Distributing and Promoting Products and Services

112 Trends in E-Commerce

  1. What is e-commerce, and how has it affected the retail sector?

E-commerce is related to social media and other new online platforms because it utilizes the internet for marketing communication. E-commerce refers to the development and maintenance of a company’s website and the facilitation of commerce on the website, such as the ability for customers to order products online, to get questions answered about products, and for the company to introduce new products and ideas. E-commerce can include special components designed specifically for separate target market segments, such as information boxes or games. Anything associated with an actual company website related to marketing can be considered e-commerce.

Estimates by various researchers say that more than half of all retail sales involve an online component; direct internet purchases in 2016 were more than 13 percent of all retail sales, and that percentage will continue to grow.

Stefany Zaroban and Fareeha Ali, “US Online Retail Posts Its Largest Gain in Five Years,” Internet Retailer, https://www.digitalcommerce360.com, August 17, 2017.

Why? One reason is the economics of shopping. Think about time spent engaged in making a purchase in a brick-and-mortar location: the cost of fuel, finding a parking spot, locating your intended store, deciding on a purchase, and then driving home. Now think about the time spent reviewing products on a website, deciding what to purchase, and clicking a mouse or swiping a mobile device screen—it takes no time at all!

Countless small businesses have taken the plunge to serve the growing army of online shoppers. Many e-commerce businesses, including e-jeweler Blue Nile, luggage site eBags, and shoe and accessory retailer Zappos, are experiencing sales of $100 million a year or more. The increasing sophistication of search technology and comparison-shopping sites have allowed online businesses to market their products to millions of potential customers cheaply and effectively. Often, these innovations are bringing less-well-known brands and merchants to consumers’ attention.

Online merchants can offer a far broader array of merchandise than specialty brick-and-mortar retailers because they don’t have to keep the products on store shelves. In response to this challenge, traditional retailers are turning to technology to gain an advantage, outfitting their sales associates with voice headgear so they can look up prices and product information to assist customers.

“Voice Echoes Outside the Warehouse,” DCVelocity, http://dcvelocity.com, September 5, 2017.

After a slow start, the world’s largest retailer, Walmart, has begun moving into e-retailing in a big way. It is now in almost every major category of web-related consumer commerce. It is estimated that Walmart has approximately 200 million items across all of its outlets, compared to 300 million items available through Amazon. The company has taken some innovative steps to leverage the web to drive people to its stores. In 2016, CEO Doug McMillon purchased Jet.com for $3.3 billion and put Jet.com’s CEO Mark Lore in charge of running Walmart’s online business. A case in point is the company’s online tire service, which allows you to order automobile tires to be picked up and mounted at a Walmart tire center. Customers can order prescription refills for delivery by mail or for pickup at a Walmart pharmacy department. Walmart’s online photo service, in addition to providing a way to store pictures on the web, allows customers to send digital pictures to be printed in a Walmart store of their choice, with a one-hour turnaround.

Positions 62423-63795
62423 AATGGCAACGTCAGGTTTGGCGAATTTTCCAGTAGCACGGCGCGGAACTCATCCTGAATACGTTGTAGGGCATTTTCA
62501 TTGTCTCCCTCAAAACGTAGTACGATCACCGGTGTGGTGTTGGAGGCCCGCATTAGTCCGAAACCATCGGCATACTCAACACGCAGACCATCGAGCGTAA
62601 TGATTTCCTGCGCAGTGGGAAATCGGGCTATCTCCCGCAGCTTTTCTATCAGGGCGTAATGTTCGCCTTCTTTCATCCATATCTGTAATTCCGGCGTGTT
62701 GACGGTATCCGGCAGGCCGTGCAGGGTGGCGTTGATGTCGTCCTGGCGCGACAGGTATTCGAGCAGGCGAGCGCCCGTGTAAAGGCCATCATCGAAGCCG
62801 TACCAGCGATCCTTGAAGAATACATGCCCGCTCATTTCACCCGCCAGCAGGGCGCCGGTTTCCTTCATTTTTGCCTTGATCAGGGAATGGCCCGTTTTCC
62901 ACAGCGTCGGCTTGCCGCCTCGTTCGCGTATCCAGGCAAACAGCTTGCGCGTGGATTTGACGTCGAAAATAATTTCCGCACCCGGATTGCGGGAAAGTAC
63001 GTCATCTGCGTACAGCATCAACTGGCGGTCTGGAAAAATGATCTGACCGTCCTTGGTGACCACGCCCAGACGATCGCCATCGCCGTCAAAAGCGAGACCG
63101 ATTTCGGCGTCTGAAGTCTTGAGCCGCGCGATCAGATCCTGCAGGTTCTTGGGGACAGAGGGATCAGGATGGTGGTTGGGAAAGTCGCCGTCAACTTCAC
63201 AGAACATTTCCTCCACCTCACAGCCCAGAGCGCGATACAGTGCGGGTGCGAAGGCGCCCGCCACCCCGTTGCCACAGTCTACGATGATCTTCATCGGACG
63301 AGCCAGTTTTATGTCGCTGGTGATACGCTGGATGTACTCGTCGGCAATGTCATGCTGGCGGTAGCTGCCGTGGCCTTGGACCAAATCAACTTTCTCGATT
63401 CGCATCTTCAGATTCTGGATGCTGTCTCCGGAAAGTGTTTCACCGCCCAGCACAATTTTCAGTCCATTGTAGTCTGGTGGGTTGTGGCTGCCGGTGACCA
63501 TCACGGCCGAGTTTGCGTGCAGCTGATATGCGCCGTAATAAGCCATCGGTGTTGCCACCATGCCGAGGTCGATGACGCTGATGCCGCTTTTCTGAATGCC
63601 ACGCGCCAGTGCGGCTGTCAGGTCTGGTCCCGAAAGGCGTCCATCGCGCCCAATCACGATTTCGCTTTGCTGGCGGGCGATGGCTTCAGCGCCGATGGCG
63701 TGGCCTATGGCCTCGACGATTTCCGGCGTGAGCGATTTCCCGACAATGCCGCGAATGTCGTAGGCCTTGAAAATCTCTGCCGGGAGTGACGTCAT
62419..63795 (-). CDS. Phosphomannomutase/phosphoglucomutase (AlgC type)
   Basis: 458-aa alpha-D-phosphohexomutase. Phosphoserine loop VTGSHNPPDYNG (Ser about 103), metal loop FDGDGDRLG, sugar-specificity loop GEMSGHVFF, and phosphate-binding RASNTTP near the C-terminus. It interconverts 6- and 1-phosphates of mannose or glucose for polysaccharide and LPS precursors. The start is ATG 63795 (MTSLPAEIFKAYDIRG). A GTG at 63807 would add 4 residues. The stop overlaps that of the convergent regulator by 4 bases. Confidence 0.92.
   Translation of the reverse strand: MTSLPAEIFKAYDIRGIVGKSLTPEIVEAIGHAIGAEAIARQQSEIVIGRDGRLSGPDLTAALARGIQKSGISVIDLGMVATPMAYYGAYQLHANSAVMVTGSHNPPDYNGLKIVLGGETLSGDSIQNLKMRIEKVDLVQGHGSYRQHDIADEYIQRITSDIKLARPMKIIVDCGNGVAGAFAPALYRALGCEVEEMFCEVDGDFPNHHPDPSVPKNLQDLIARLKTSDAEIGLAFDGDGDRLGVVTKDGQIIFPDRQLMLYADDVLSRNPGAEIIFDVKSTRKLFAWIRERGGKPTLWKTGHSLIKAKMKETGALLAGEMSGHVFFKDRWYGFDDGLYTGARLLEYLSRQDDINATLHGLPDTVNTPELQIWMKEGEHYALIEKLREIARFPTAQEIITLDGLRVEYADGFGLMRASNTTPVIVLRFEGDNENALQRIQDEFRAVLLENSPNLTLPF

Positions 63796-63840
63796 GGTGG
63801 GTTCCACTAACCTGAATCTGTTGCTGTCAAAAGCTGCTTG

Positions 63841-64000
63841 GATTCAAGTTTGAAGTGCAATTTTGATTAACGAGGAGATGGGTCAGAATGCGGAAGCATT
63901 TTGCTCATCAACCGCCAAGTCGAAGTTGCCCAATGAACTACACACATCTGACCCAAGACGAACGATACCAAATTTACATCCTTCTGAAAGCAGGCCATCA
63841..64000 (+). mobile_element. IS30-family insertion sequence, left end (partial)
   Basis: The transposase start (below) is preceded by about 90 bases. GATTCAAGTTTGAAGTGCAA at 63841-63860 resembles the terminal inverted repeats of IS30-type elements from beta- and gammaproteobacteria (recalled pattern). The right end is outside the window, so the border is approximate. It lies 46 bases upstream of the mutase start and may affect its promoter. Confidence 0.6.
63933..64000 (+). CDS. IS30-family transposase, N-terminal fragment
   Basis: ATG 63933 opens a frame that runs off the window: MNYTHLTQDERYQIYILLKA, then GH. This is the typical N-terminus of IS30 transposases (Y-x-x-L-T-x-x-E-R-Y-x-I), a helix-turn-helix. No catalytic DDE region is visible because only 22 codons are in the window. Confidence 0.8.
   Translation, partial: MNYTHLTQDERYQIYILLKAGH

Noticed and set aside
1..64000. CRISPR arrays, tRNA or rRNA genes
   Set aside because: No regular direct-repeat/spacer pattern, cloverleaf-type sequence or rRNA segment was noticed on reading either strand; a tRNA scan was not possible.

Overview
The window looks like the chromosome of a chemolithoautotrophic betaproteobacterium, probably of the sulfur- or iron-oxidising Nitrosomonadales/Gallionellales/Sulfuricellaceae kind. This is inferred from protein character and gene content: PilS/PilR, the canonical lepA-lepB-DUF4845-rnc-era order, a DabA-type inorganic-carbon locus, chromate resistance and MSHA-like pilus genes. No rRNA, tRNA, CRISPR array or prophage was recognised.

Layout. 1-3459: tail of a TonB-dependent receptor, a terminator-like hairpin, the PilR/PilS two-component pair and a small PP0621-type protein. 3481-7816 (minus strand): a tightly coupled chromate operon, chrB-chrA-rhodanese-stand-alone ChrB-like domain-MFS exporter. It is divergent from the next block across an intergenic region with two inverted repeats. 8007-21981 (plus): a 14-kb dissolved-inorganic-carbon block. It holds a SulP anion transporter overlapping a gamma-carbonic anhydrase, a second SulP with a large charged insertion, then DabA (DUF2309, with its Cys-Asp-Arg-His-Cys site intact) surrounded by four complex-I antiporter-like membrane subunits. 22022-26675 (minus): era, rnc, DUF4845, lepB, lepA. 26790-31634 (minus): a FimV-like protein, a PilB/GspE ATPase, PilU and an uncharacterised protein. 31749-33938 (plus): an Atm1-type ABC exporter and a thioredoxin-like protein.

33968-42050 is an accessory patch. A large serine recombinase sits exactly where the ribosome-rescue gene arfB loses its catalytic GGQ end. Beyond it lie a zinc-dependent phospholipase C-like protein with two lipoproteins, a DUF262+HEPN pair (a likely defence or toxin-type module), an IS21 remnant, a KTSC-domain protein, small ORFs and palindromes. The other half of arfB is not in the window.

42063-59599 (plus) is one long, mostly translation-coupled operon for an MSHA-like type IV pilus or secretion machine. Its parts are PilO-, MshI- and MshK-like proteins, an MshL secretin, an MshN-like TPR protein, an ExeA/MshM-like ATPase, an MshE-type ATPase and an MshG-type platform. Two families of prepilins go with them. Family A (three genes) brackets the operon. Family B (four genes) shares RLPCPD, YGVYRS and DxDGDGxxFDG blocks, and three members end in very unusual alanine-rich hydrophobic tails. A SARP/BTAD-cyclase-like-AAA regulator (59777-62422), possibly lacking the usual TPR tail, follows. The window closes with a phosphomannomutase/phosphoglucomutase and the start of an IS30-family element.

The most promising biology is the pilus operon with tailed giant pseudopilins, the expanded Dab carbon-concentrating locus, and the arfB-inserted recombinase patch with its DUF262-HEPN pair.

John Furth, “Amazon vs. Walmart Is Shaping Up to Be a Battle of the Mega-Retailers,” New York Daily News, http://www.nydailynews.com, August 30, 2017.

  1. How can brick-and-mortar stores use technology to compete with online giants such as Amazon?
  2. What factors contribute to the internet’s soaring growth in retailing?

Summary of Learning Outcomes

  1. What is e-commerce, and how does it affect promotion?

E-commerce refers to the development and maintenance of a company’s website and the facilitation of commerce on the website, such as the ability for customers to order products on line, to get questions answered about products, and for the company to introduce new products and ideas. E-commerce can include special components designed specifically for separate target market segments, such as information boxes or games.

The ease of use and ability to comparison-shop is driving millions of people to the internet to purchase goods and services. Major retailers such as Walmart are quickly increasing their web presence in an effort to stay relevant in this ever-changing business environment and to attract even more loyal customers who have made the switch to doing most of their shopping on line.

Preparing for Tomorrow’s Workplace Skills

  1. Team Activity Divide the class into two groups with one taking the “pro” position and the other the “con” position on the following issue: “The only thing marketing intermediaries really do is increase prices for consumers. It is always best to buy direct from the producer.” (Interpersonal)
  2. Trace the distribution channel for some familiar product. Compose an e-mail that explains why the channel has evolved as it has and how it is likely to change in the future. (Systems)
  3. You work for a small chain of department stores (six stores total) located within a single state. Write a memo to the president explaining how e-retailing may affect the chain’s business. (Technology)
  4. How does supply-chain management increase customer value? (Systems)